7.2/10
426
11 user 4 critic

The Third Key (1956)

The Long Arm (original title)
Police drama. The sleuths of Scotland Yard try to solve a series of burglaries.

Director:

Writers:

(story), (screenplay) | 3 more credits »
Reviews
Nominated for 1 BAFTA Film Award. Another 1 win. See more awards »
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Cast

Cast overview, first billed only:
...
Detective-Superintendent Tom Halliday
...
Detective-Sergeant Ward
...
Michael Brooke ...
Sam Kydd ...
Police Constable in Information Room
...
Detective-Sergeant in 'Q' car
...
'Nightwatchman' / Gilson
Newton Blick ...
Deputy Commander
...
Chief-Superintendent Jim Malcolm
Sydney Tafler ...
Stone
...
Creasey
George Rose ...
Slob
Arthur Rigby ...
Detective-Inspector at Chester
Ralph Truman ...
Colonel Blenkinsop
...
The Young Workman - Stanley James
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Storyline

Police drama. The sleuths of Scotland Yard try to solve a series of burglaries.

Plot Summary | Add Synopsis

Taglines:

Scotland Yard's most baffling case See more »

Genres:

Drama | Mystery

Certificate:

See all certifications »
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Details

Country:

Language:

Release Date:

June 1956 (UK)  »

Also Known As:

The Third Key  »

Company Credits

Show detailed on  »

Technical Specs

Runtime:

Sound Mix:

(RCA Sound Recording)| (Gaumont Recording Kalee)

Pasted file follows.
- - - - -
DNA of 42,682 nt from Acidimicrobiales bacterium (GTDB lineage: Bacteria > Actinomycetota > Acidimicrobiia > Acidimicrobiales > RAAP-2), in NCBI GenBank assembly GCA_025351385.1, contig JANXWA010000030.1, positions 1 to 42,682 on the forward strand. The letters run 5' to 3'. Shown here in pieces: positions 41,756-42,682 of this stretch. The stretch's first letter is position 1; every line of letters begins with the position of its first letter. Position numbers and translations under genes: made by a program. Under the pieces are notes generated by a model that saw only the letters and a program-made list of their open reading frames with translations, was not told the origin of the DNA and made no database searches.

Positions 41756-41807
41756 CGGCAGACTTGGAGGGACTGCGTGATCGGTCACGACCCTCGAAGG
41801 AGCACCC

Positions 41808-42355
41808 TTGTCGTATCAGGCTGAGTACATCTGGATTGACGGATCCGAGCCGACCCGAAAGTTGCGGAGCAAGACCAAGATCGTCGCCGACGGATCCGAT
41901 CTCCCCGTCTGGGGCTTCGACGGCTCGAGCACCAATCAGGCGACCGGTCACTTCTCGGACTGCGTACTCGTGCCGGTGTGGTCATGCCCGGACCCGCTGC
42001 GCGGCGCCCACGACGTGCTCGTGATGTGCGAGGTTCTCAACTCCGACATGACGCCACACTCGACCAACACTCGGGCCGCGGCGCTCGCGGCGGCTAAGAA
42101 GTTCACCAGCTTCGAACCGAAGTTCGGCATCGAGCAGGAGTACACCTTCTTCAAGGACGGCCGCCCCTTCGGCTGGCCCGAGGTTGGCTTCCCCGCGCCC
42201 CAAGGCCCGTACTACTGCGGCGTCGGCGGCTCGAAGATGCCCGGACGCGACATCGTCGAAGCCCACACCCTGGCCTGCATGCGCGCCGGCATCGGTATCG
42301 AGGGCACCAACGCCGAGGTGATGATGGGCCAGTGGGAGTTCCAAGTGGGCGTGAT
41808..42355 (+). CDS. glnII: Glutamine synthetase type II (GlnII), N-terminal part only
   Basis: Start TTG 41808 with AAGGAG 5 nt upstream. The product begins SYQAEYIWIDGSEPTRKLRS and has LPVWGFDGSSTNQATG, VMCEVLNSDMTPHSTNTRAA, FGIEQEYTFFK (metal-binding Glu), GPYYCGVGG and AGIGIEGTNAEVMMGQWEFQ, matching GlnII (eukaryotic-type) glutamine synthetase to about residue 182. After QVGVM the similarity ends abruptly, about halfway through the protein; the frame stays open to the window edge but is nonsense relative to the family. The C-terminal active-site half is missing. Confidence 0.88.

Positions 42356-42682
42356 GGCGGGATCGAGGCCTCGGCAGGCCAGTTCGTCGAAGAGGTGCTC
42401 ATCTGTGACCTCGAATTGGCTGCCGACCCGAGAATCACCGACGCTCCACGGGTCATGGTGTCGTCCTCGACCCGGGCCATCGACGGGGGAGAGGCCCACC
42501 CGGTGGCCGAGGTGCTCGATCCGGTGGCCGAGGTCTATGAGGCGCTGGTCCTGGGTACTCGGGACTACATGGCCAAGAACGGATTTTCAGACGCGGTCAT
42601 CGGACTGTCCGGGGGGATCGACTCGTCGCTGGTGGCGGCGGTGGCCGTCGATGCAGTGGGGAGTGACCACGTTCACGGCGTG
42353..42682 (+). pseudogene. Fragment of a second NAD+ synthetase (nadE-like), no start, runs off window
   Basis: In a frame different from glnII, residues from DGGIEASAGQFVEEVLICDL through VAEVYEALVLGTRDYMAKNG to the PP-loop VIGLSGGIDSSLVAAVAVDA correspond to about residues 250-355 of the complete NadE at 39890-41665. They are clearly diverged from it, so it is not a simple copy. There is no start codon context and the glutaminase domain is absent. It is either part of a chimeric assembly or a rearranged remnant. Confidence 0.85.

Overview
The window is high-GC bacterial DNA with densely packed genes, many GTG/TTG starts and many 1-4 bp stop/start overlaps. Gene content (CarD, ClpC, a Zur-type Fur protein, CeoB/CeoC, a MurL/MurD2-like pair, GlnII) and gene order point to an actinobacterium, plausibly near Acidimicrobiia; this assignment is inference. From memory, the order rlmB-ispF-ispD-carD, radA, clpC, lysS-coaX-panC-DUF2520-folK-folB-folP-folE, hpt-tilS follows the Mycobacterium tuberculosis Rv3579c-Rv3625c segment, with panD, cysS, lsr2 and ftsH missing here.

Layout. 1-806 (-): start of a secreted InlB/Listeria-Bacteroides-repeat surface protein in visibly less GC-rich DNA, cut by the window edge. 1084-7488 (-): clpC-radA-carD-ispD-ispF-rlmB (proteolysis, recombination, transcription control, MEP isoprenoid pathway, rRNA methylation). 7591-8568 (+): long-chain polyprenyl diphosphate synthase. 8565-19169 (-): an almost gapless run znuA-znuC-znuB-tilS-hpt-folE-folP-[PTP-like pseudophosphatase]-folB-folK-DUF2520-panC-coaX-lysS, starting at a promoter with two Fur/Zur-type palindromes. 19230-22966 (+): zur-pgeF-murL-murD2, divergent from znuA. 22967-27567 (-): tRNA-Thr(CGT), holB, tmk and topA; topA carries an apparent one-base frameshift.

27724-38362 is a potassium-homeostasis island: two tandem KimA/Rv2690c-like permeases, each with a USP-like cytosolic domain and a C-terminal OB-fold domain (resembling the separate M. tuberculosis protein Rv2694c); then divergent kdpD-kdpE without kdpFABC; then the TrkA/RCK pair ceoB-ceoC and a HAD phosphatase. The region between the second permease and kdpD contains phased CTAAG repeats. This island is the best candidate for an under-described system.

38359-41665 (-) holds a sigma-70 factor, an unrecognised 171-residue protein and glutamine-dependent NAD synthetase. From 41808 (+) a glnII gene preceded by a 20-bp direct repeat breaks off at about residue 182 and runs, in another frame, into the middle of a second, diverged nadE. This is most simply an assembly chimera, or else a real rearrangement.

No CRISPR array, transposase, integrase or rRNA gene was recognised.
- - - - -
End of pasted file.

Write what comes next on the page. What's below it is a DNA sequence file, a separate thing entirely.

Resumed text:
Aspect Ratio:

1.37 : 1
See  »
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Did You Know?

Trivia

The late edition of the "Daily Mail" found in Mrs Elliot's car is accurately dated Friday September 2nd 1955. The safe-breaking robbery at Stone & Co which opens the film occurs on [Friday September] 9th. See more »

Quotes

[during the final chase, Halliday leaps onto the bonnet of the getaway car and stops it by smashing its windscreen with his truncheon; as it lurches to a halt, he falls off the bonnet onto the ground. Ward helps him up]
Detective-Sergeant Ward: Are you all right, sir?
Detective-Superintendent Tom Halliday: I'll live, I think.
Detective-Sergeant Ward: Nothing broken?
[Halliday pauses and looks mortified]
Detective-Superintendent Tom Halliday: Yes - a promise I made to let *other* people take the risks!
See more »

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User Reviews

 
Best British police drama no-one's ever heard of
10 October 2007 | by (United Kingdom) – See all my reviews

Agree with all previous comments. I first saw this film on TV 20 years ago on a wet Sunday afternoon and loved it. I recorded it on VHS the next time it was shown on telly, bought it when it came out on commercial VHS and have just placed an advance order on Amazon for the DVD version which is due out in February 2008.

It's a glimpse into a lost world - 1950s Britain - and all the more charming for it. A surprising amount of location shooting adds to the authenticity. Facsinating to see the Royal Festival Hall, for example, standing alone before the South Bank was developed. I even went on a pilgrimage to Long Acre to check out Stone & Company Ltd - it's still there and looks exactly the same (the building that is)! The detective work is logical, methodical and low-tech. Scraping some clothes fibres of a car radiator is about the height of the forensic work.

Some nice touches of humour too. Example: Jack Hawkins complaining that his Sergeant is running off to a payphone to call his girlfriend. "You haven't seen her," comes the reply, "she's worth three shillings for three minutes." That must have had them blushing in the 50s.

Things only slow a bit when we're dealing with the Hawkins domestic front but that's a small complaint and was no doubt intended to inject a little social realism.

Find yourself a quiet afternoon, make yourself a cup of tea, crack open the custard creams and enjoy.


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